Traps, Tricks & Mistakes: Gukesh’s Painful Blunder

Indian GM Gukesh Dommaraju is one of India’s brightest chess talents and the second youngest GM in chess history.

In September 2023, he was ranked eighth in the world and first in India overtaking Anand, who for 37 years had been the reigning number one in the country.

Gukesh began to play chess at the age of seven as part of his school activities. He earned his candidate master (CM) title in 2015 after winning Asian School Chess Championships, in the under-9 section. In the following years Gukesh worked hard to achieve the international master (IM) title. He obtained his first IM norm in October 2017 at the First Friday tournament in Puchong, Malaysia. The second at the Moscow Open in 2018. And finally, the third on March 10, 2018, at the Cappelle la Grande Open. Gukesh was 11 years, nine months and nine days old.

Almost immediately he began his pursuit of the GM title which he achieved thanks to some luck. His first GM norm came in April 2018, at the Bangkok Open where Gukesh beat GM Nigel Short simply because Short forgot to press his clock in a superior position. The second GM norm came at the Orbis 2 GM event scoring 7.5/9 points. He obtained his final GM norm at the 17th Delhi International Grandmaster Open on January 15, 2019, becoming the second youngest GM in chess history. He was 12 years, 7 months and 17 days old at the time.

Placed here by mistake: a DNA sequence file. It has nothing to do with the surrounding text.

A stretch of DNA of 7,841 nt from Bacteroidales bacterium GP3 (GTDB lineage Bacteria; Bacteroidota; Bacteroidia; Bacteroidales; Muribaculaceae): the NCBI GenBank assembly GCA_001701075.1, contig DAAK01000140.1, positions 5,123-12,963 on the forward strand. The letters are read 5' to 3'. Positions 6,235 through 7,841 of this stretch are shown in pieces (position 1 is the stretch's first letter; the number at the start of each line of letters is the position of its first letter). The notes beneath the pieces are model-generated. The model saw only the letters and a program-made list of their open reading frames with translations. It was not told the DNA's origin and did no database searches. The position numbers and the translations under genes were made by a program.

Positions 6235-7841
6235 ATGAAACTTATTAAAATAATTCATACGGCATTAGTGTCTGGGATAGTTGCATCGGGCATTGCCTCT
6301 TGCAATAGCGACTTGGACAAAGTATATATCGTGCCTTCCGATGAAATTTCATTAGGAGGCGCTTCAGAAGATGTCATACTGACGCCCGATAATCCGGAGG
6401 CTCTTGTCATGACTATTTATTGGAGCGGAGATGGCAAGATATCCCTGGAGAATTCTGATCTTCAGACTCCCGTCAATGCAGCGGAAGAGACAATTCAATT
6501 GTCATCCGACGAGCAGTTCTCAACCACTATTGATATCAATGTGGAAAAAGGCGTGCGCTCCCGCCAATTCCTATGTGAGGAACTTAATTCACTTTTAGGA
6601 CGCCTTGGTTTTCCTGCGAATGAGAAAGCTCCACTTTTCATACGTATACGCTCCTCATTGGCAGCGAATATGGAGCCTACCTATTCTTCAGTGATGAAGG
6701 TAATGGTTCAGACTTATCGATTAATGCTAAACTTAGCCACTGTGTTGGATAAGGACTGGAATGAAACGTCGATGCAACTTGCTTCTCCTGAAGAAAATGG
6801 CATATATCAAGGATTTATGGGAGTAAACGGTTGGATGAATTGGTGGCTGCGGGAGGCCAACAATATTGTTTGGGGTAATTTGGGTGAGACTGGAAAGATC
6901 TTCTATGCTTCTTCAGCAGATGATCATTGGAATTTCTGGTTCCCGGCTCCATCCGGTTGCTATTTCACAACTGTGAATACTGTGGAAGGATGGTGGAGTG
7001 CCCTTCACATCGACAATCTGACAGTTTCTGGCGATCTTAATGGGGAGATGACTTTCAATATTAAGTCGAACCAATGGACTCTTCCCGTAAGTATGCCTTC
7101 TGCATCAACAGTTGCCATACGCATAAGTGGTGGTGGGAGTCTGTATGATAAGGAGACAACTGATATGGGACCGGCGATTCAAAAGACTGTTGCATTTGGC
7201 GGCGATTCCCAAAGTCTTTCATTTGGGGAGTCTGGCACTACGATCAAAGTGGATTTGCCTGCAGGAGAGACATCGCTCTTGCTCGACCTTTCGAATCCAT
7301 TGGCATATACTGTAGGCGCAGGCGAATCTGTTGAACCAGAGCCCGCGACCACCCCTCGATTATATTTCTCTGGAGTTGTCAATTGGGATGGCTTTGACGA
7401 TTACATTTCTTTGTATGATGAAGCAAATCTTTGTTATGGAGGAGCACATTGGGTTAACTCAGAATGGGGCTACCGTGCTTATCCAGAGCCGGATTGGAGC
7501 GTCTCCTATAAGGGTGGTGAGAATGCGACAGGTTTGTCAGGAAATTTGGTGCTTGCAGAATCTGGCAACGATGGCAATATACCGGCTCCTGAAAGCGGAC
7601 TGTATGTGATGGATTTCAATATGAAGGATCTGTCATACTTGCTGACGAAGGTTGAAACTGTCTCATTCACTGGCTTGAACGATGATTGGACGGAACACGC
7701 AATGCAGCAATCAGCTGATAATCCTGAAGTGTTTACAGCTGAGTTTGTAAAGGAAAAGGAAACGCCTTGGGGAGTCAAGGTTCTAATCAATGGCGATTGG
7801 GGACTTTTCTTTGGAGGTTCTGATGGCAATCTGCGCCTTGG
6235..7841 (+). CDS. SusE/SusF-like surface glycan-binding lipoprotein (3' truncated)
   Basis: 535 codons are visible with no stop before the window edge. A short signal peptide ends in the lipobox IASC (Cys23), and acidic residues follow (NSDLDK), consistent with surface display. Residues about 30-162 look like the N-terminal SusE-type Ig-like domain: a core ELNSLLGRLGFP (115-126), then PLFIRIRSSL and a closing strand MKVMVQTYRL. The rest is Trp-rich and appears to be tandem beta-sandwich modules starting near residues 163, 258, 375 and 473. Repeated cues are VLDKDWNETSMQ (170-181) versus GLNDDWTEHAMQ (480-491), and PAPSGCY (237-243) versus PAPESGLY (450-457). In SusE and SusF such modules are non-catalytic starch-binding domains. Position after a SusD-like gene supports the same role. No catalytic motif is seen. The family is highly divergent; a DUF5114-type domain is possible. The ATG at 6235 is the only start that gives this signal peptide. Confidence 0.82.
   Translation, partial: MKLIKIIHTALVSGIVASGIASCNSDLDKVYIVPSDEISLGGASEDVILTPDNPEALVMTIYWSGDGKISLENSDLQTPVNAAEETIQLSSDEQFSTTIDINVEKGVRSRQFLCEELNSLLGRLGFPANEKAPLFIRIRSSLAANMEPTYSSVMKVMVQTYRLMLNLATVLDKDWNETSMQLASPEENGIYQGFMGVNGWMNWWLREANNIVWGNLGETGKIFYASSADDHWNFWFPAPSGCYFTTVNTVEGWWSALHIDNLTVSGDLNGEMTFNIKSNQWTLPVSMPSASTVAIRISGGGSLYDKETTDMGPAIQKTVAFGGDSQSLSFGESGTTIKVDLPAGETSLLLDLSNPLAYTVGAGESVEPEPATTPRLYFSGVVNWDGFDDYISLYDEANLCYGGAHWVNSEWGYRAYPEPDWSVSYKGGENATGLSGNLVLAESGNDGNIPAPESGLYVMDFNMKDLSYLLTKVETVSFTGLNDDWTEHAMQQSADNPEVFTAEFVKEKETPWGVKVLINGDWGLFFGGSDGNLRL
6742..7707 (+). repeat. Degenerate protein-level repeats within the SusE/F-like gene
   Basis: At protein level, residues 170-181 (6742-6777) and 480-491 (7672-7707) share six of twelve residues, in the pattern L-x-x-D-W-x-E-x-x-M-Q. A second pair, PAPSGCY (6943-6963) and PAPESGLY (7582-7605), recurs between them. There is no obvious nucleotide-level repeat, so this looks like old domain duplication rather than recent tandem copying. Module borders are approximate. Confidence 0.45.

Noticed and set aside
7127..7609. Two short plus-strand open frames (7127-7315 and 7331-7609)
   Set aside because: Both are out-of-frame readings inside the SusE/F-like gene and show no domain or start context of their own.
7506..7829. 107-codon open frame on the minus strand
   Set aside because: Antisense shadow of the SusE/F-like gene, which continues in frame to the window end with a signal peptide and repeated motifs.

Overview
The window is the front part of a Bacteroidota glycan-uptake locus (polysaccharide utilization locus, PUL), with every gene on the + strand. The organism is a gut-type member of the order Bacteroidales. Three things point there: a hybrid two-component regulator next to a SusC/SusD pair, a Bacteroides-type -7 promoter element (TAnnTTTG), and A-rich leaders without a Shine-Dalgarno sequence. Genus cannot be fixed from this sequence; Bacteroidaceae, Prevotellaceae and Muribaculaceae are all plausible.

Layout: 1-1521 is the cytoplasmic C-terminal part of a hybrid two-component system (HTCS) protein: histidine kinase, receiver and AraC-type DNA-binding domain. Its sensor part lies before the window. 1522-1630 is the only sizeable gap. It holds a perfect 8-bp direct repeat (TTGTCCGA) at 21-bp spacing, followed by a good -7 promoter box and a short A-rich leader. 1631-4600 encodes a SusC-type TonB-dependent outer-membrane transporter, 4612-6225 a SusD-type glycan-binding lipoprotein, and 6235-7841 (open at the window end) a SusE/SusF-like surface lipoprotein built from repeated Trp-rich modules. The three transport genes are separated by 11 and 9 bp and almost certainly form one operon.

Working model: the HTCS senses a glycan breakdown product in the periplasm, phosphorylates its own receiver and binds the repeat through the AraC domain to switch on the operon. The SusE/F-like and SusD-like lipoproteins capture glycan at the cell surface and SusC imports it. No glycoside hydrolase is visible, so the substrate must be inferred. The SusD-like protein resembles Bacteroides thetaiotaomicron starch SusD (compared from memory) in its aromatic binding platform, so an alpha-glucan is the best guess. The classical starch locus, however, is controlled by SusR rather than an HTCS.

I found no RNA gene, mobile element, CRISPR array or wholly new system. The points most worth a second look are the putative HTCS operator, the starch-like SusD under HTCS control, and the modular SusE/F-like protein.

Gukesh’s chess career extraordinarily progressed in the next years. And in April 2024 he is one of the participants in the Candidates Tournament in Toronto.

However, Gukesh, as any chess player, is not immune from making mistakes and today’s game presents a dramatic one because in only one move, he went from winning the game to almost a self-mate.

It was certainly a heartbreaking defeat for Gukesh.

Seeing that even chess GM make mistakes and blunders is a consolation for us, simple amateurs. However, we must admit that at the club level, those mistakes happen more frequently than at the top level.

Maybe you play chess but are unable to attend a local club. If that is your case, then join our virtual club. On our site, we regularly play online tournaments and team matches. More than 980 members enjoy that chance and new players join every week. We have new tournaments scheduled for the coming months waiting for players! Join now! Additionally, we have a puzzle section and we have recently started to practice the variant of ‘Vote Chess’. Although not very popular, ‘Vote Chess’ is an effective educational tool for learning together.

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